Exmoor Flooding Appeal

See the photo gallery at the bottom of this page, or view a news video from ITV.

In addition to the houses and businesses that were flooded, the countryside has also suffered heavily from the recent flooding.

Path damage at Tarr StepsThe heavy rain and floods have taken their toll on Exmoor with some Rights of Way badly affected by landslips and surfaces being washed away. Footbridges  have been damaged, with one swept away completely, whilst the famous Tarr Steps, the longest clapper bridge in the country, has also been partially swept away, although plans for its reinstatement are already in hand.

The importance of the area’s footpaths and bridleways to the well being of the local area and economy has been proven and the National Park Authority is now working with its partners to repair the network as quickly as possible. National Park Rangers are currently assessing the damage, with initial estiamtes indicating repair costs to exceed £100,000. This expenditure exceeds the funding available each year to maintain public paths and a number of local people and businesses have offered financial help towards the repairs.

A small number of paths have had to be closed for safety reasons - details of these can be found here.

Contribute your support - every penny helps!

Donate to Caremoor ButtonCareMoor for Exmoor is the Conservation and Access Fund for the National Park. Businesses, visitors and local communities have provided thousands of pounds towards different projects within the National Park. Recently funds had been committed to developing new interpretive material at Tarr Steps to reduce the clutter in the area and provide better information to visitors. This included the promotion of a short circular route which will now require extensive repairs.

The fund is open to anyone wanting to contribute towards the restoration of paths and structures around the National Park that have been affected by the recent floods. Funds are ring-fenced towards specific conservation and access work and add value to the core work of the Authority. Although some of the paths have been damaged, virtually all of them can still be used and Exmoor is very much open for business, with lots to do.

To make a donation, however large or small you can do so securely online or you can make payment in the form of a cheque payable to ‘Exmoor National Park (CareMoor)’ and send to us at Exmoor House, Dulverton, Somerset, TA22 9HL. 

Businesses can participate too, either through a one off donation, or helping to raise funds from their customers through a variety of different methods. For further information contact Dan James, Sustainable Economy Officer on 01398 322234.

Tarr Steps – an example of the challenges being faced.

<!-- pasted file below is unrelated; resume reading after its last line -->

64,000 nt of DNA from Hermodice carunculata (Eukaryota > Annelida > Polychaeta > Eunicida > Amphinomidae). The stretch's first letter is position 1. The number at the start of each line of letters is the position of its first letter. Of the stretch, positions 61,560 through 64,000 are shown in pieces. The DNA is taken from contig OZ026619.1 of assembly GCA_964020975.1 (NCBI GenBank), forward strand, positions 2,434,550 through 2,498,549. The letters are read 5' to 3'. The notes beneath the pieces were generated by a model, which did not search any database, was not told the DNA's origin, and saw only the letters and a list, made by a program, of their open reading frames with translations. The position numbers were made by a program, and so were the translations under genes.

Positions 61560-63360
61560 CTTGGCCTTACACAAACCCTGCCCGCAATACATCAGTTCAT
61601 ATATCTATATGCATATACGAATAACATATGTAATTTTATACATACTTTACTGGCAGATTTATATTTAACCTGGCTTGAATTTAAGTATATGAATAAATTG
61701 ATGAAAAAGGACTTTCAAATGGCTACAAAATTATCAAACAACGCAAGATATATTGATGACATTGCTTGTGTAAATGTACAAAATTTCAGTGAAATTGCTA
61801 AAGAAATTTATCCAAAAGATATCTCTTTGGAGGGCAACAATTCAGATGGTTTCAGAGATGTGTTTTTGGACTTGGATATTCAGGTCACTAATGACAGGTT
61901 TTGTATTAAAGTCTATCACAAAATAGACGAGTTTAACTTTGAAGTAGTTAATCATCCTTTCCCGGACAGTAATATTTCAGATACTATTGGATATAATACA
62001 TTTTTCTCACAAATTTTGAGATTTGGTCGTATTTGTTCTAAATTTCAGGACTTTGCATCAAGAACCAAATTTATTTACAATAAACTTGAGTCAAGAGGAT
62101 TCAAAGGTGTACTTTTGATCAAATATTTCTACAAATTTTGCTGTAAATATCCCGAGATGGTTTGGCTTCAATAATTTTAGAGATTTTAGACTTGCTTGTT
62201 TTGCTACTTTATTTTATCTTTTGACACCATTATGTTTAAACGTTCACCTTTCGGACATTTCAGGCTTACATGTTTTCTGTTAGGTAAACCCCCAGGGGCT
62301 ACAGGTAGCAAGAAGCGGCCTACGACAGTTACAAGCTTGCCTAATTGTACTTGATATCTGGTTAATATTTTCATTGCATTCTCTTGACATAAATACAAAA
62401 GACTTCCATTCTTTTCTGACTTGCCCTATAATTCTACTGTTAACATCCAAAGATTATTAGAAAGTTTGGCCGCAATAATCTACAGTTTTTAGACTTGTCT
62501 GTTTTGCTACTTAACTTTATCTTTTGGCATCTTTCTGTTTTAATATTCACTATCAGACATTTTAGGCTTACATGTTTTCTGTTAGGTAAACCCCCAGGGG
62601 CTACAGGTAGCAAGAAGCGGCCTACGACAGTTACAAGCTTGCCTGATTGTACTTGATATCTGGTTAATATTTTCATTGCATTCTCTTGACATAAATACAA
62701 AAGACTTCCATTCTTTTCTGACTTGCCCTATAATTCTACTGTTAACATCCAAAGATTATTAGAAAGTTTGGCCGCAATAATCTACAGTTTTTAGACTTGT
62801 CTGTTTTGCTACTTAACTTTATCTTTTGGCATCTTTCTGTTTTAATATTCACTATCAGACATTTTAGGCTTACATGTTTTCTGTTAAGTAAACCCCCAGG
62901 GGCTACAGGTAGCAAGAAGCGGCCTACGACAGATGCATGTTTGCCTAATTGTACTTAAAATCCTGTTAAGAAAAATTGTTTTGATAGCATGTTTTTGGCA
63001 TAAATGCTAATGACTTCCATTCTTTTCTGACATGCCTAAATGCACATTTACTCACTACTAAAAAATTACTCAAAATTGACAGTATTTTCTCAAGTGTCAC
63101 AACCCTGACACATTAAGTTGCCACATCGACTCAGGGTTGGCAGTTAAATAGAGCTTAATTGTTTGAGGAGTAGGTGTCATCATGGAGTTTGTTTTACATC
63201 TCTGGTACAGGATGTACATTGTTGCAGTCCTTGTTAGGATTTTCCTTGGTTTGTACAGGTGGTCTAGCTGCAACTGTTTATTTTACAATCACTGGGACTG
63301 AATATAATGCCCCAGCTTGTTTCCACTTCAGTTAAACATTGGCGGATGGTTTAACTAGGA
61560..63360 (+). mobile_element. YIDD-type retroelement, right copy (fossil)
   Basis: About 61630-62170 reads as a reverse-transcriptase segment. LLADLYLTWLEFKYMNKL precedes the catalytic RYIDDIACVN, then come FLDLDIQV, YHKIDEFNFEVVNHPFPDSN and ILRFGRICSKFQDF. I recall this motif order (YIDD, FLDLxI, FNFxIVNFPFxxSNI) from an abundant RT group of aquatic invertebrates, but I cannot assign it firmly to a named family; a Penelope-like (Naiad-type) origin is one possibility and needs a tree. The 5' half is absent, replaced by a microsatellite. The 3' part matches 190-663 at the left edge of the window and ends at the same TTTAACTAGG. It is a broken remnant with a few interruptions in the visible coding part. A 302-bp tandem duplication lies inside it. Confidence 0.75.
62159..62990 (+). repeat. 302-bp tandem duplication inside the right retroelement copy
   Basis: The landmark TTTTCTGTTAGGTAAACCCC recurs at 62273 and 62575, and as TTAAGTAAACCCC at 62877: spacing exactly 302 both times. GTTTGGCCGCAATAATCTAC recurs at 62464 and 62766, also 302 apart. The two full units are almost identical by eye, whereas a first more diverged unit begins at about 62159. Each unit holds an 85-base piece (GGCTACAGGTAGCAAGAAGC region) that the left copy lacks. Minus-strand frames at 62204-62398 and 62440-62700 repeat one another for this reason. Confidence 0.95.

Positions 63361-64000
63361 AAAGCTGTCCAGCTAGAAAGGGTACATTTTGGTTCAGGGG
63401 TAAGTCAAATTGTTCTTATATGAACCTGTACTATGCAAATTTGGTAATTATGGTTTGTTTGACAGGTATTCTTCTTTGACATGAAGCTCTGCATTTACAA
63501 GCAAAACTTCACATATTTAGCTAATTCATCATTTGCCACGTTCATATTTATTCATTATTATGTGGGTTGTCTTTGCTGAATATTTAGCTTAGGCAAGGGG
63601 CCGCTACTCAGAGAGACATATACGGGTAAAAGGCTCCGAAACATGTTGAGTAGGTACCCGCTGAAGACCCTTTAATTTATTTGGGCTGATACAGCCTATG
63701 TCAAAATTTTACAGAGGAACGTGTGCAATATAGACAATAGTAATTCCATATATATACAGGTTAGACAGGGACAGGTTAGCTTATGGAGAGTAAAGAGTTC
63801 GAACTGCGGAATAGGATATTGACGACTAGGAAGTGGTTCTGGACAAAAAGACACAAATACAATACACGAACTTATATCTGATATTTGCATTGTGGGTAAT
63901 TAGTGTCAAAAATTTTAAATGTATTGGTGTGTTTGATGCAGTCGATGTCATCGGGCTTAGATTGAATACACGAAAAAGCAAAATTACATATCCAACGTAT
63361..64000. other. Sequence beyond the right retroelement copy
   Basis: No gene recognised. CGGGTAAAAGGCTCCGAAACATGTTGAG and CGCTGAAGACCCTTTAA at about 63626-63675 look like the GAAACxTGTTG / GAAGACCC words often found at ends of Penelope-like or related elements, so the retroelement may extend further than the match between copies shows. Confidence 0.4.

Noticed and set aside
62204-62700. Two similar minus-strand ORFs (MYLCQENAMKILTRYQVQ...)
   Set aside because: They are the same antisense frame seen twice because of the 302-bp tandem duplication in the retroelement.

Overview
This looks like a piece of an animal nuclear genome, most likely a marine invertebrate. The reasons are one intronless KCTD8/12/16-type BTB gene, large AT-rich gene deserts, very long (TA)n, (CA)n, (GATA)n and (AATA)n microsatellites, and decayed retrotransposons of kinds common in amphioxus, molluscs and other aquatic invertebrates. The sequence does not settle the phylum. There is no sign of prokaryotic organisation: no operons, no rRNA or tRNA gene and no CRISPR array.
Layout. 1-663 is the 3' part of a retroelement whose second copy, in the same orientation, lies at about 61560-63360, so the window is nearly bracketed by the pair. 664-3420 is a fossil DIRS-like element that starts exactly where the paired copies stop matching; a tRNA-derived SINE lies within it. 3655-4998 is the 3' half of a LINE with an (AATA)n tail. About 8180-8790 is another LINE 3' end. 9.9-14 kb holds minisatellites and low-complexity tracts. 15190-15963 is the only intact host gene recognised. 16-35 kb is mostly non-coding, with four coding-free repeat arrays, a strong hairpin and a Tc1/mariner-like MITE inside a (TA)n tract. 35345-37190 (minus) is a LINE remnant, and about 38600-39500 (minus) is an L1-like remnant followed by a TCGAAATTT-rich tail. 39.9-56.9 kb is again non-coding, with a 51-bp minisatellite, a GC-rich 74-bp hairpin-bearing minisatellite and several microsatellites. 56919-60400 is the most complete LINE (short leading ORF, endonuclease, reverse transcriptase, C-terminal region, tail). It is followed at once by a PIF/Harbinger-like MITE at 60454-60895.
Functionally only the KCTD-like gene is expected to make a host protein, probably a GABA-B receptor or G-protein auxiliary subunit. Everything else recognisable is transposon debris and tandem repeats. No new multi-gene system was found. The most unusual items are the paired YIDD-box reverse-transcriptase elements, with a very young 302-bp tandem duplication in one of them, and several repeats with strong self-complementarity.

Tarr Steps is an ancient 'clapper' bridge across the River Barle set amongst woodland designated a National Nature Reserve. It is one of the most visited spots on Exmoor attracting thousands of visitors every year. The bridge is of primitive construction, with large un-mortared slabs of stone resting on one another, and is the largest example of its type. The exact age is unknown. Some claim it is prehistoric, others believe it to be medieval, whilst some think it is a more recent folly. The river and the valley woodlands are Sites of Special Scientific Interest and abound with wildlife.

There is a popular circular footpath that allows visitors to explore this gem of a location, and much of these paths have been badly damaged as a result of both flooding and landslips in the area, along with approximately two thirds of the bridge itself.

The Authority’s Conservation Manager, Rob Wilson-North saw the destruction first hand, as reported by the BBC. "It was the speed of the water, it was absolutely terrifying, it was moving so fast. I've worked on Exmoor for 20 years and I've never seen it like that. For me, it was absolutely shocking to see it like that.”

Each of the stone slabs is numbered making restoration an easier task once water levels have dropped and the stones retrieved. This work will be conducted by Somerset County Council in collaboration with the National Park Authority and English Heritage. Repairs to the Rights of Way network in the area are likely to be a much longer job. Please do support this work if you are able to.

If you have been affected by the flooding and live within the Somerset area of the National Park the Somerset Community Foundation have extended their Surviving Winter Campaign to offer financial support to flood victims. Click here for full details.